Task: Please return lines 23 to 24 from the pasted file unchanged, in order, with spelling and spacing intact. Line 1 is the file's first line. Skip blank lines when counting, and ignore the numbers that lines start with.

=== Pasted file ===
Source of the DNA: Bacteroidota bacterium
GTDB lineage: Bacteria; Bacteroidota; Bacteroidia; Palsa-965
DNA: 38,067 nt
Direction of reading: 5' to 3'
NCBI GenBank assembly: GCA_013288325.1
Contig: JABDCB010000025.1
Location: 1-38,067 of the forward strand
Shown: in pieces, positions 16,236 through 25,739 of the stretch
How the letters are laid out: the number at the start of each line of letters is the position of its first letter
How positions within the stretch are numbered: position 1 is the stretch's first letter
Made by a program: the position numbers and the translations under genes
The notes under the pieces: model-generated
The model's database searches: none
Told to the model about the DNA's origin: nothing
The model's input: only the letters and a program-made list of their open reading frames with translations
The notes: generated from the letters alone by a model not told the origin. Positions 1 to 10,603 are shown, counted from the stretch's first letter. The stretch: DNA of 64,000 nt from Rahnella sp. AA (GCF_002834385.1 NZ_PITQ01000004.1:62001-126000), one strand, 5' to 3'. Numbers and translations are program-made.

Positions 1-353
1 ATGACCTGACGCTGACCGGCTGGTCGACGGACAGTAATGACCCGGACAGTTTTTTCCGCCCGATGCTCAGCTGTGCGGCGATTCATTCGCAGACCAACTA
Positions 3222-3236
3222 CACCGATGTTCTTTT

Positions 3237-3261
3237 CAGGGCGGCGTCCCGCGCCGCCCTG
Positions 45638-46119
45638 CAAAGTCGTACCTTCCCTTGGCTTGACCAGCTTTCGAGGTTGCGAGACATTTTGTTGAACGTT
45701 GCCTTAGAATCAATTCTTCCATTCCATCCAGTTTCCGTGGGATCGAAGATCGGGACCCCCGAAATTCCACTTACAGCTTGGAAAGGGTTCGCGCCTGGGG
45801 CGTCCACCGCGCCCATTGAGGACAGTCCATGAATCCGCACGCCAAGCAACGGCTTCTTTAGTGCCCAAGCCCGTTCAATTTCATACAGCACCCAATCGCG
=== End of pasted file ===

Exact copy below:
Positions 45638-46119
45638 CAAAGTCGTACCTTCCCTTGGCTTGACCAGCTTTCGAGGTTGCGAGACATTTTGTTGAACGTT